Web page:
I couldn't go to the doctors the next day. I felt too ill. Those hangover feelings were back. I also felt anxious, weak and sick, and barely ate for days. Looking back, I realise now that I had a bit of a nervous breakdown. I recovered after a while, and made that GP appointment. I saw a much nicer woman, who was very understanding of my problems and gave me a sick note. I also told her about how I kept getting ill and what symptoms I was getting, knowing nothing of M.E. at the time. She told me it was just the depression and anxiety wearing me down and I just left it at that. I left the surgery feeling pretty upbeat, knowing that the stress would be over for a while. I phoned the Job Centre and told them I'd gotten the certificate, and was told I'd be sent an ESA form once I'd sent in the certificate.


    OVER THE HUMP

    I'd spent a few months not up to much. I was feeling depressed and anxious at being stuck in a rut, but knew that I couldn't push myself into employment or my health would suffer. There was no way I could cope with the stress of it. I still didn't have any friends at this point. I was round the local shops, when I bumped into an old friend from school. At 12 years old, he had just moved over from Spain when he joined our school. We were never close friends, but hung out together sometimes. We were now both in our 20s, and he'd lost his Spanish accent completely and spoke perfect English. We had a long chat and he suggested going to see him as he just lived around the corner. We started hanging out more and more and eventually became close friends. He soon met a girl, had a couple of children and got married, and I've been there through all the ups and downs of the relationship so far and was the best man at the wedding. It felt good to have a true friend for once in a long time. I was feeling a lot less depressed since being more social with my friend. We both aren't into going out and socialising and prefer to just enjoy each otherís company, so my days of being a social bee were long gone.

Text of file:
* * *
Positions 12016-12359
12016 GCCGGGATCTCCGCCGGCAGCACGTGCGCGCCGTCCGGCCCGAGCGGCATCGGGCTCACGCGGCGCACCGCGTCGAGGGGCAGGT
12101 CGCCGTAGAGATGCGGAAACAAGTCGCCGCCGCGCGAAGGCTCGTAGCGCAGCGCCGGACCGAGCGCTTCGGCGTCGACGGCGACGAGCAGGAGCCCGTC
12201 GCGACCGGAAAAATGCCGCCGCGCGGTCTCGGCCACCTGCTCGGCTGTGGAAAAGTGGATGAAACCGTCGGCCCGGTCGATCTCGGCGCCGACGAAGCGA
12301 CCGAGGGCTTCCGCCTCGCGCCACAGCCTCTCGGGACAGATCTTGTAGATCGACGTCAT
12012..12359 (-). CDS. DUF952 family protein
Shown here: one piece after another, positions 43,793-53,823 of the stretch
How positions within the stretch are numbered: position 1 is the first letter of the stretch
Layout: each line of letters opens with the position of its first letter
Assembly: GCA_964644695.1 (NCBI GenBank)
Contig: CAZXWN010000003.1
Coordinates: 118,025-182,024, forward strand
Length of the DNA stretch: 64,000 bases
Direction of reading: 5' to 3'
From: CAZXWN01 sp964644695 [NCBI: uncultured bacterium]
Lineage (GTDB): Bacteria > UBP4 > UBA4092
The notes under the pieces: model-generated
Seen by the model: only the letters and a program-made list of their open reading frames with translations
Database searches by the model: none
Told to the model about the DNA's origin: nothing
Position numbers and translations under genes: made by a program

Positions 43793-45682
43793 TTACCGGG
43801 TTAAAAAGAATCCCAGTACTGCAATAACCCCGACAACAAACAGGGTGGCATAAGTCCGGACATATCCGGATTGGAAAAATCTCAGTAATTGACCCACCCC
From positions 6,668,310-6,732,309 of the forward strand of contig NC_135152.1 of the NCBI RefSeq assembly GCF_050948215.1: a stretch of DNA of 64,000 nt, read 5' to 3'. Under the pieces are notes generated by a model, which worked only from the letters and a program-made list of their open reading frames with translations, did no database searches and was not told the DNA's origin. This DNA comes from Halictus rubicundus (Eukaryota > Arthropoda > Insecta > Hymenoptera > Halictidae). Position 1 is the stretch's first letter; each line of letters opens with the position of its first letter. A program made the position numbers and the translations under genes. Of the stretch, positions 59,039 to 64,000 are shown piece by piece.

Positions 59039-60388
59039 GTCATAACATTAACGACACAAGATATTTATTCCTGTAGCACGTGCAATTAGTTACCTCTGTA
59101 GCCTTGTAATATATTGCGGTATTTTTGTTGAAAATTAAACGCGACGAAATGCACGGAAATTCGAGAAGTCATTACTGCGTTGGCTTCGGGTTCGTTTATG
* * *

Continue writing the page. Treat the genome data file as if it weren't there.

I'd grown quite tall and lanky in my late teens and early 20s. I didn't like looking skinny, so in 2012, I started lifting weights. As with any sort of activity or sport, I became hooked. I started focussing heavily on training efficiently and eating to gain muscle. However, I tried following some recommended and popular workout programs, and I just couldn't keep up with them. I was still getting really anxious about things that were stressing me out. However, even when I wasn't anxious, just generally wearing myself out a bit one day, either physically or mentally, would cause those extreme hangover feelings to return once again. I didn't understand it. If I'd had a good day and wasn't feeling depressed or anxious, why was this still happening? I took a semi-intensive driving course in early 2013, driving on a 2 days on, 1 day off schedule. My instructor and I noticed a pattern in my driving - on the first day, I'd be fresh and drive really well. On the second day, I'd complain that I felt really fatigued and I'd lack concentration, leading me to make an array of mistakes behind the wheel.